Material for the present paper is based on an analysis of 13 cases out of the 60 kayak-angst individuals medically examined and interviewed by Bertelsen in 1905.

    Kayak-Angst Syndrome

    Typically, kayak-angst afflict male hunters out alone on a calm, ‘mirroring’ slightly wavy sea or lake, close to or at a distance from shore, either while paddling or sitting quietly. Under these conditions of sea, and especially with the sun directly overhead or in his eyes, there develops a lowering in the level of consciousness brought on by the absence of external reference points at a time when the hunter is involved in a visually ‘fixed’ or staring position demanding minimal or repetitive movements. A lesser number report they are equally affected in storms, windy or rough weather. Some claim not to have attacks when in the company of others and consequently will never hunt alone. A few report attacks when others are around, though claim they are less severe at this time. On the other hand some report that the presence of others increases their anxiety. One man was afraid their kayaks might collide, particularly in storms. Another said he felt at ease only in the company of men he trusted.

  30. 1990-amering.pdf: “Panic Attacks and Panic Disorder in Cross-Cultural Perspective”⁠, M. Amering, H. Katschnig


  32. Books#moondust-smith-2006









  41. 1965-sours.pdf

  42. 2004-previc-spatialdisorientationinaviation.pdf

  43. 2014-bimm.pdf: “quest21-1-v1.qxp”⁠, Scott


  45. 1967-satloff.pdf: ⁠, Aaron Satloff (1967-10-01; psychology):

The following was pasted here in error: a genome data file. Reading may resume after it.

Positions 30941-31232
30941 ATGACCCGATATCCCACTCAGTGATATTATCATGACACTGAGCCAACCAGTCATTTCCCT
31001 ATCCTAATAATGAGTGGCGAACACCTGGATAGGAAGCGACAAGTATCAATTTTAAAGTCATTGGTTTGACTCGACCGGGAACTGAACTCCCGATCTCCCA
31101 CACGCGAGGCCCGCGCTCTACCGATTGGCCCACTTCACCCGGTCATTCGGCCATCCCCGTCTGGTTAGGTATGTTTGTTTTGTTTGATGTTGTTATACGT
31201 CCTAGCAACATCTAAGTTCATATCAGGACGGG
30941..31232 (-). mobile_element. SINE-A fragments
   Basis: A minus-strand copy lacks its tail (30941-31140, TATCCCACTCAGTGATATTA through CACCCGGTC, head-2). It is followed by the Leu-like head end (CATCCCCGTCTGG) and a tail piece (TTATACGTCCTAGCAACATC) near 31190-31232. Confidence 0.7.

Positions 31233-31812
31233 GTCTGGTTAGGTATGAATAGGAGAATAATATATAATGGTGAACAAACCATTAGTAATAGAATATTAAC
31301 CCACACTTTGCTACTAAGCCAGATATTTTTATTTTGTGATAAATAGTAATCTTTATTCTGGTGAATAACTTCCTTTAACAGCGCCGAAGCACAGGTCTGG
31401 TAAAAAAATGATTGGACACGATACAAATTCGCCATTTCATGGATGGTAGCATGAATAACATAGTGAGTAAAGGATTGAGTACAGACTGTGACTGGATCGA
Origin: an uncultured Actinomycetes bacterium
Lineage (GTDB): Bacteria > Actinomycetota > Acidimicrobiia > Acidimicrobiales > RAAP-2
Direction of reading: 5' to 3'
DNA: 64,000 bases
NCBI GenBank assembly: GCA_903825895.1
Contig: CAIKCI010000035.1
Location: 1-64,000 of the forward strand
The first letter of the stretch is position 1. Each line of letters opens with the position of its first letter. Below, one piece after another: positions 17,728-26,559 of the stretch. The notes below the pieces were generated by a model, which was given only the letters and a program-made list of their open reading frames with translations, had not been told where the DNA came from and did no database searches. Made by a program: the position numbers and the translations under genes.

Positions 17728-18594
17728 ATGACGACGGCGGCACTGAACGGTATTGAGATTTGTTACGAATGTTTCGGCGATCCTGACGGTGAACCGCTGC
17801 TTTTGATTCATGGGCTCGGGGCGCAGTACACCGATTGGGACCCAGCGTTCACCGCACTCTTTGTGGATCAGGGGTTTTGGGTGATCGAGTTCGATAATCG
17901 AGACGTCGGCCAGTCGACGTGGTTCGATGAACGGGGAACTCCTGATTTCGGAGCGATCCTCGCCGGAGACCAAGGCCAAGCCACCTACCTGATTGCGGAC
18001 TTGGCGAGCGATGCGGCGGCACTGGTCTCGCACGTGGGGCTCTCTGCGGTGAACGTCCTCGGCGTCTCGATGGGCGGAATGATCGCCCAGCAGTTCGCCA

[Survey of naval personnel at a shipyard and all attached vessels, with examination of psychiatry referrals. The results indicate that formal records on psychiatric casualties from submarine patrols grossly underestimate the true rate of psychiatric issues among submarine crew, with a more plausible rate of ~3.8%, despite intensive screening.]

  46. 1968-serxner.pdf: ⁠, Jonathan L. Serxner (1968-07-01; psychology):

    The psychiatric experience of a medical officer on two submerged Polaris submarine patrols, each lasting two months, is presented. One psychiatric emergency—an acute paranoid schizophrenic reaction—was managed, and some minor anxiety reactions and depressions were treated. The author suggests the nature of the submarine’s psychological atmosphere by means of a brief discussion of the submarine as a physical entity, the patrol cycle, and the procedures of personnel selection and training.

  47. 1969-earls.pdf: ⁠, Jim H. Earls (1969-01; psychology):